The Pharaohs host Tanzania in the tournament’s opener on Wednesday at Cairo Stadium, amid little excitement from the home fans, who are busy discussing a potential fierce competition between Cairo duo Ahly and Zamalek for the Egyptian Premier League title.
All eyes were on defending champions Ahly during the past few days after they appointed Portuguese Manuel Jose as their new coach, but the Egyptian national team are desperate to steal the limelight.
The Egyptian FA lowered ticket prices for the Nile Basin tournament, which includes seven teams, to encourage fans to attend games.
“Manager Hassan Shehata asked the players to consider as if they will play in official and competitive matches,” Egypt’s goalkeeping coach Ahmed Soliman told Reuters.
“The players are fully aware that this tournament will be a good preparation for Egypt ahead of the crucial clash against South Africa (in the 2012 African Cup of Nations qualifiers).”
Egypt will be seeking to make up for a poor start to their Nations Cup qualifying campaign when they face Group G leaders South Africa away from home in March.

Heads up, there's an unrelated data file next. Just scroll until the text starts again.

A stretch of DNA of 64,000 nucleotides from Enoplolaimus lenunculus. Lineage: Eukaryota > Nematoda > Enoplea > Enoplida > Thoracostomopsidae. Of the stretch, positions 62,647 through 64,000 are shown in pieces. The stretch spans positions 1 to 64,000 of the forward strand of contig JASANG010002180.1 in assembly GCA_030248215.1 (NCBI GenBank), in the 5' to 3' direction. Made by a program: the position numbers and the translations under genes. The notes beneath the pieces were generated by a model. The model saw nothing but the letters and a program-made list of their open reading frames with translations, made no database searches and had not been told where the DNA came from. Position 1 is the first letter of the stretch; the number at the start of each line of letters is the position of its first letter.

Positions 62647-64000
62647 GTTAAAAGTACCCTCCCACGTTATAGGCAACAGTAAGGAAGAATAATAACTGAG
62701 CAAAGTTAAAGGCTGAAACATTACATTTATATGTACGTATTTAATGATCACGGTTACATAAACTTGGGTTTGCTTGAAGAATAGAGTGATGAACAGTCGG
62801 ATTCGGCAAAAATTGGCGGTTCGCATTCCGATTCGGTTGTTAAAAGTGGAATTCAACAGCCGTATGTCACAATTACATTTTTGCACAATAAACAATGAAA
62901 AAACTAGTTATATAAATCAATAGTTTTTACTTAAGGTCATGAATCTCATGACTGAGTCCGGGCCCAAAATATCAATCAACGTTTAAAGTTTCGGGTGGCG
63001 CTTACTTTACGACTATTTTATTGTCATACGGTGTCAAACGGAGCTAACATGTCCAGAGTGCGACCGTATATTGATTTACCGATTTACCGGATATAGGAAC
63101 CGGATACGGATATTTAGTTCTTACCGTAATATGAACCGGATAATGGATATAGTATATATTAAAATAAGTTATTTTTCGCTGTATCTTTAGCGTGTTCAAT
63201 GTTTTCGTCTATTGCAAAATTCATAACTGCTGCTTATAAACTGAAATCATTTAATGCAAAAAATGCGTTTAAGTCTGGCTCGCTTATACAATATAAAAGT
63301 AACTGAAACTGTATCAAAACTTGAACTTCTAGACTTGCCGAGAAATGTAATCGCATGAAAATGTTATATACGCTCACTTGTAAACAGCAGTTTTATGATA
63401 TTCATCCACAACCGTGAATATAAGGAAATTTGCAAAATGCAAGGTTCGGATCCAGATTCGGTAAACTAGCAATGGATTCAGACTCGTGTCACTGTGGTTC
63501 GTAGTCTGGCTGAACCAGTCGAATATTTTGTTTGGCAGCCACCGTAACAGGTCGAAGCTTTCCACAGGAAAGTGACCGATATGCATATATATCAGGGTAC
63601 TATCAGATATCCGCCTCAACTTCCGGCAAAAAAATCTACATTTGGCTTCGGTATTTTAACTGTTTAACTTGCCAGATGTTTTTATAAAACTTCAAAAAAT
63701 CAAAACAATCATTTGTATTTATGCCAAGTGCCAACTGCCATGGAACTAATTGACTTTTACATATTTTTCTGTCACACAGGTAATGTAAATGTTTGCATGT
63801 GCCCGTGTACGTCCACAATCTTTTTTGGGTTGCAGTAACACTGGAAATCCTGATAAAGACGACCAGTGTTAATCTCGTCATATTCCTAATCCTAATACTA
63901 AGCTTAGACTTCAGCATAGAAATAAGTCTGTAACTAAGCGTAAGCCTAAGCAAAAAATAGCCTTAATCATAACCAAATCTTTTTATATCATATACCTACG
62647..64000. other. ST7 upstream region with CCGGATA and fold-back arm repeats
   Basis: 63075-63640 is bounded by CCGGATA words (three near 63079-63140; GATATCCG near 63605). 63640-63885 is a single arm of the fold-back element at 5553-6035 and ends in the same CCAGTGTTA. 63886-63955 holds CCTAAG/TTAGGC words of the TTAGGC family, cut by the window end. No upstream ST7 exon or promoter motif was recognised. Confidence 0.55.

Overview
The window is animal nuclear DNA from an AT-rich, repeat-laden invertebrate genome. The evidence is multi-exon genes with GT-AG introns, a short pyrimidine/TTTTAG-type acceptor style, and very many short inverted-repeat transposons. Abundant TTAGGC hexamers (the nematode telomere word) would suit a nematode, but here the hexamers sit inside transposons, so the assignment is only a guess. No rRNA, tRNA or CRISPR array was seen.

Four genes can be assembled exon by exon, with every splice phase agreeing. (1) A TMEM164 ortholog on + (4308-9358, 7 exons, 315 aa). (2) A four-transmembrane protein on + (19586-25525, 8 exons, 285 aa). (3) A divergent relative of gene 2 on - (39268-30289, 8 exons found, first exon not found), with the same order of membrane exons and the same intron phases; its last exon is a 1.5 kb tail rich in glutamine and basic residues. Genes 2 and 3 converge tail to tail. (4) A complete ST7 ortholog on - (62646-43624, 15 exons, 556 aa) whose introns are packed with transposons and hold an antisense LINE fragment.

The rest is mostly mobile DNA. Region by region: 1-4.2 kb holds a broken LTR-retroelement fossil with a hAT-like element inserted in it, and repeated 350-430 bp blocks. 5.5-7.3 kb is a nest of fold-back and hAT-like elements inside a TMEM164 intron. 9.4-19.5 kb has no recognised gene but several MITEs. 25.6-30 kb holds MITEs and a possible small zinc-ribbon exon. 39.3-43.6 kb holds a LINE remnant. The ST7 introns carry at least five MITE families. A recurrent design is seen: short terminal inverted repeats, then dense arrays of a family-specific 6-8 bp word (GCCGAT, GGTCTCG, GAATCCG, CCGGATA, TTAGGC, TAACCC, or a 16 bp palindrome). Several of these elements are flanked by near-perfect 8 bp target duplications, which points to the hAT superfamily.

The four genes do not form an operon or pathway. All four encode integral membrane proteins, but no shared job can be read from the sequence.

There will be no room for error in that anticipated game, a fact which prompted Egypt to approach the Nile Basin tournament with all guns blazing.
“We want to win the first edition of this competition,” Soliman added.
Egypt’s 25-man squad solely features home-based players, given that the likes of Sunderland’s Ahmed Elmohamady and Borussia Dortmund’s Mohamed Zidan are not allowed to leave their clubs and take part in a friendly tournament.
Widespread reports suggested the tournament was designed to ease tensions between Egypt and several of its neighbors over the Nile River saga.
Upstream Nile Basin countries - including the likes of Burundi, Kenya and Uganda - are at odds with Egypt over the distribution of river water.
Egypt has the lion's share of the Nile water with 55.5 billion cubic meters a year.
The tournament initially included six teams but the late addition of the Democratic Republic of Congo forced a change in its format.
It will be played over two groups, with Group A including four teams (Egypt, Tanzania, Uganda and Burundi) and Group B including three (Sudan, Kenya and DR Congo).
Sudan threatened to withdraw from the tournament after the format was altered but backed down after learning that they would not face Uganda in the same group.
Both sides were initially paired in Group B but Sudan protested against the draw’s outcome because they would also face Uganda in the African Nations Championship – a CAF tournament designed exclusively for African-based players.
The winners and the runners up of the two groups will qualify for the semi finals. The final will take place on January 17.
The Egyptian FA announced on Tuesday that Egypt players will wear black armbands to honor the victims of the Alexandria church bombings.
At least 21 people were killed and more than 96 hurt in a suspected suicide attack, which happened during a New Year’s Eve service in the Saints Church.